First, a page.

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Seven crew members were suspended, points were docked and fines of $200,000 were levied.
President Barack Obama poses with (from left) NASCAR driver Brad Keselowski, team owner Roger Penske and crew chief Paul Wolfe, along with the NASCAR Sprint Cup Series championship and Keselowski's car during a ceremony on the South Lawn of the White House on Tuesday.
Associated Press;Joey Logano
Wednesday, April 17, 2013
FORT WORTH, Texas — NASCAR cracked down on Penske Racing on Wednesday, suspending seven crew members of defending Sprint Cup champion Brad Keselowski and teammate Joey Logano and levying $200,000 in fines for bringing unapproved parts to Texas Motor Speedway for last weekend’s race.
The two drivers and their car owners were each docked 25 championship points, dropping Keselowski from second to fourth in the Cup standings and Logano from ninth 14th.
Keselowski crew chief Paul Wolfe and Logano crew chief Todd Gordon were each fined $100,000 and placed on probation for the rest of the calendar year. Also suspended for the next six championship points races were Travis Geisler, who serves as team manager for both cars, along with the individual car chiefs and team engineers of both the Nos. 2 and 22 cars.
Penske Racing vowed to appeal.
“Penske Racing will appeal utilizing the appropriate NASCAR process,” the team said. “We have no further comment at this time.”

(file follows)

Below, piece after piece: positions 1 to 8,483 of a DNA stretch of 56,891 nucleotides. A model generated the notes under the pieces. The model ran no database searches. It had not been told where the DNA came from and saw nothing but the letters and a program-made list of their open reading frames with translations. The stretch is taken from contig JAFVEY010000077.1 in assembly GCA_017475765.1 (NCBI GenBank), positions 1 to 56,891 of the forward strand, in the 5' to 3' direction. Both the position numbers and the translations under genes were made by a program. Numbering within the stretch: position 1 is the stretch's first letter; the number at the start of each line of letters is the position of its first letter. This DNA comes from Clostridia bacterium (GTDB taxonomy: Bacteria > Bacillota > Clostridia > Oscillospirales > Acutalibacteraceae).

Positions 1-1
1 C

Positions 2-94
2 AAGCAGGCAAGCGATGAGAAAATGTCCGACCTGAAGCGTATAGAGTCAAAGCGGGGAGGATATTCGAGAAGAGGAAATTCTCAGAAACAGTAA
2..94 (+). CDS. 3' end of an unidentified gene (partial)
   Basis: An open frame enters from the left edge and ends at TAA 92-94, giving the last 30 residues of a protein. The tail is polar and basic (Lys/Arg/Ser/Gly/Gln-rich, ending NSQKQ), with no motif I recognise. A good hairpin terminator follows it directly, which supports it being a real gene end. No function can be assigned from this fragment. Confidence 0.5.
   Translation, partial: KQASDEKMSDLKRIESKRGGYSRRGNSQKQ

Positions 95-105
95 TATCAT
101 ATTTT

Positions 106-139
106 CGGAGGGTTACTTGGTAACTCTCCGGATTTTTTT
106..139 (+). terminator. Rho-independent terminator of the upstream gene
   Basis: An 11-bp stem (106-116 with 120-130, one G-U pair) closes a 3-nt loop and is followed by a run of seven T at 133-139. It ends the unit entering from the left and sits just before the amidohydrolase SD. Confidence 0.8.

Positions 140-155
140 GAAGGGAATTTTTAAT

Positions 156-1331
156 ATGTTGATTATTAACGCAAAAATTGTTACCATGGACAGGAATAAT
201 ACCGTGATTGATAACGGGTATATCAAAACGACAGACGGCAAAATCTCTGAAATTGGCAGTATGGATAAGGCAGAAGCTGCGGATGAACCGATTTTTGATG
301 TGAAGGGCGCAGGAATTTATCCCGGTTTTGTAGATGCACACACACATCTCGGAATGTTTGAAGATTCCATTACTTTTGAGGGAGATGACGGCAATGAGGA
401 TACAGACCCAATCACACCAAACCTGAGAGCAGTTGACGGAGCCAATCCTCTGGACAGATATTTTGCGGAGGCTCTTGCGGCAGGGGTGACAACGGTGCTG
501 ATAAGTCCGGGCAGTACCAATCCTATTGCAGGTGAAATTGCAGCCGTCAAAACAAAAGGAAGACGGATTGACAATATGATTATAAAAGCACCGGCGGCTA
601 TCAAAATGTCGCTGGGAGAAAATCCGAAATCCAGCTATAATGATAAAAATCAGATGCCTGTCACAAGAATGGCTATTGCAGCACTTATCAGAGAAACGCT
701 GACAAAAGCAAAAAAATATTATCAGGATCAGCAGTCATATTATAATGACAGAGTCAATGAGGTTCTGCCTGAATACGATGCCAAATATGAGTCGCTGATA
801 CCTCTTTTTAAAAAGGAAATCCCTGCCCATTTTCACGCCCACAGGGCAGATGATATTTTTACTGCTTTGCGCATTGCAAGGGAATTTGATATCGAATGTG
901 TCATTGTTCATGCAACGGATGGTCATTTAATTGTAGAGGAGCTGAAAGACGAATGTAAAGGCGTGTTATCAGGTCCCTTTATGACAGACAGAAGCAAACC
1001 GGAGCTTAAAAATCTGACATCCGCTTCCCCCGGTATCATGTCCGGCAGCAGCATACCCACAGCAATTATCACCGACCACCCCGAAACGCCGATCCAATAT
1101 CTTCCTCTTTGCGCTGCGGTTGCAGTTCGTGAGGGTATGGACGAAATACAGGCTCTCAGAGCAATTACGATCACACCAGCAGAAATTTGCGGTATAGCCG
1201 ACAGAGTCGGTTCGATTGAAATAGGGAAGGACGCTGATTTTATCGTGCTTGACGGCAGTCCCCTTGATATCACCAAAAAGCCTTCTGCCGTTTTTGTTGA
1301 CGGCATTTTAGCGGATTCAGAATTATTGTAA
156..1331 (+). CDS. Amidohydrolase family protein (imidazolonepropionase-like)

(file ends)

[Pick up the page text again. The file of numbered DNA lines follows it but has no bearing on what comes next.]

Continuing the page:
NASCAR inspectors confiscated the original rear-end housing from Keselowski’s No. 2 Ford and Logano’s No. 22 before Saturday night’s race. It caused a pre-race scramble for both teams. Logano was late to the starting grid because of the additional inspections and he had to start at the back of the field. He finished fifth and Keselowski was ninth.
Keselowski was livid after the race,.
“The things I’ve seen over the last seven days have me questioning everything that I believe in, and I’m not happy about it,” Keselowski said. “I have one good thing to say, and that was my team and the effort they put in today, in fighting back with the absolute [expletive] that’s been the last seven days in this garage area.”
NASCAR said both Penske cars used parts that had not been approved before getting to Texas.
With the team manager and the engineers of both cars also being suspended, the penalties against the Penske teams went further than last season after Jimmie Johnson’s car failed the opening day inspection at the Daytona 500. Five-time championship winning crew chief Chad Knaus and the car chief for that Hendrick Motorsports car were suspended for six races.
Knaus still had to pay a $100,000 fine, but the bulk of the penalties levied against him and the car chief were later overturned by NASCAR’s chief appellate officer, the highest level of appeal. Johnson also got back 25 points that had been docked.
Martin Truex, who finished second at Texas behind Kyle Busch, was also punished Wednesday for having a front end that was too low. He and owner Michael Waltrip were each docked six points and crew chief Chad Johnston was fined $25,000 and placed on probation until June 5. The points deduction dropped Truex from 16th to 19th in points heading into this weekend’s race at Kansas.
Keselowski, who has six top-10 finishes, got a penalty a week earlier at Martinsville for pitting outside his stall. He still disputes that.
“There’s so much stuff going on. You guys have no idea ... what’s going on,” Keselowski said Saturday night.
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